continue to happen for sure. (applause) First using movement as a
vehicle to foster students personal development, the
Adrienne Arsht Centers AileyCamp Miami is a
six-week rigorous dance program that offers dance
training to help — to help teens develop self awareness
and respect for themselves and for others. Based in the Arsht Center’s
world-class facilities, the program provides
students with tuition, transportation, meals, and
dancewear free of charge. In addition to delivering
high quality dance education, the AileyCamp
Miami aims to inspire students to strive for
success in both school and life. Congratulations. (applause) I think these are the best
photo ops we’ve ever had. Mrs. Obama: Last year. Margo Lion: That’s right. (applause) Since 1995, the St. Louis
Artworks have enriched the lives of thousands of teens
in St. Louis using art as a medium to implement
innovative workforce training and build
valuable life skills. All, I have to say, while
earning a paycheck. Apprentices work with
professional artists in various art disciplines
including the visual arts, dance, theater,
and digital media. Over the past 20 years,
St. Louis Artworks has seen 90 percent of its
participants graduate from high school and pursue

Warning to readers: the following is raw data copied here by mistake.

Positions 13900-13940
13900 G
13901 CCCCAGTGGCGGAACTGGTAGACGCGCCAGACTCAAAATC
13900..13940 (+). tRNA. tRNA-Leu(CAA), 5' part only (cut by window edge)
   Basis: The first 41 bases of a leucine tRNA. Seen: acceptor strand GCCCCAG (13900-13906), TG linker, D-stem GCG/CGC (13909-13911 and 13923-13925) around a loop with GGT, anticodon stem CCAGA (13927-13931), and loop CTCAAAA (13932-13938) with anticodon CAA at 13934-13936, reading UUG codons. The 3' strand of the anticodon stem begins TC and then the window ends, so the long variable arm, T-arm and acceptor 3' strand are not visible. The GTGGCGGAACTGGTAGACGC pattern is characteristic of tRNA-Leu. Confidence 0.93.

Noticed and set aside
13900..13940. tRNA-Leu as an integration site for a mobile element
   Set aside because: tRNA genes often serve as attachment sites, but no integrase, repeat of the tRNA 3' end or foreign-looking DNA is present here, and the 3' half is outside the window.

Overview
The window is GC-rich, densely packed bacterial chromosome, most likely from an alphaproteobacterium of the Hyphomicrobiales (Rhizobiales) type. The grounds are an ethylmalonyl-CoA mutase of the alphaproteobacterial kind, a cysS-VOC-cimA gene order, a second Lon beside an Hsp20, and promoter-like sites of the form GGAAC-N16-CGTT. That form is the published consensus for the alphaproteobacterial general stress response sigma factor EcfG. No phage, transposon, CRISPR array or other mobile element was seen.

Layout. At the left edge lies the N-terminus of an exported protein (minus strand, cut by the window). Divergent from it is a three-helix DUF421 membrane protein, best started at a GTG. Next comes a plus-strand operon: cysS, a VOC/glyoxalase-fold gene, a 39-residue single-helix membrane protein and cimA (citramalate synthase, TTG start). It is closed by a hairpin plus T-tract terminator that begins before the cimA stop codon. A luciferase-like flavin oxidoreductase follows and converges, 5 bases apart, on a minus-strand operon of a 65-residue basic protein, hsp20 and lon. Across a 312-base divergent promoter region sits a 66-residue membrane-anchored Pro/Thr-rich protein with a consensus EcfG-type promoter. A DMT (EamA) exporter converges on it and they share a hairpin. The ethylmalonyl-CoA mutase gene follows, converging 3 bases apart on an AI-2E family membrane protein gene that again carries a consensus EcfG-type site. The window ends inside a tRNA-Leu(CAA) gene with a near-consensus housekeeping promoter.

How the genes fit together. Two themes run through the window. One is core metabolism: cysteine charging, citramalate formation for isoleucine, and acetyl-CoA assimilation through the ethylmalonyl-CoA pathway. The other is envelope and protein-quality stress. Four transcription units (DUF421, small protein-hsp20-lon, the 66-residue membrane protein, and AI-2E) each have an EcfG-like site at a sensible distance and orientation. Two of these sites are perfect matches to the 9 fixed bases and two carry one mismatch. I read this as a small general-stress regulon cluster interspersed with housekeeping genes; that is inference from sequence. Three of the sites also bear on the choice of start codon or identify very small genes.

college or other post secondary opportunities. Congratulations. (applause) As the longest — (laughter) As the longest running LGBT
youth theater program in the country, True Colors: Out
Youth Theater provides year round programming to
90 young people from neighborhoods
throughout Boston. Youth who participate in
True Colors use theater as a tool for social change while
developing skills that lead to resiliency, personal
fulfillment, and community engagement. Additionally, the program
strengthens the student’s self-reliance and belief
in their own capacity for success. Eighty percent — wait, wait
— eighty percent of True Colors alum attend a
four-year college. Congratulations True Colors. (applause) Rick Areola: Hi, I’m Rick
Areola and I’m a member of the President’s Committee on
Arts and Humanities and I get to do my part in
English and Spanish. It’s our ability as a nation
to work across cultures and understand our shared
humanity is another facet of the President’s Committee’s
mission, and it is my distinct privilege to be
here with you today to introduce the program’s
International Spotlight honor. The International Spotlight
honors excellence. Last spring, we were proud
to lead a delegation of five U.S. cultural agencies to Cuba. Representatives of the
President’s Committee visited a number of after
school arts and humanities programs, many of which
mirror our award-winners in the commitment to students
in need and to their excellence in
their practice. To witness the skill, the
discipline, the sheer talent of the young artists,
musicians, and dancers, was to experience the beauty of
Cuban culture and we are pleased that as a result of
our collective efforts of the delegation along with
our friends from Havana, we are celebrating one of those
programs from Cuba here today. (speaking Spanish) Now, I would like to invite
our distinguished guest Ambassador Jose Ramon
Cabanas Rodriguez to join us in the presentation of the
International Spotlight honor. (applause) In recognition of the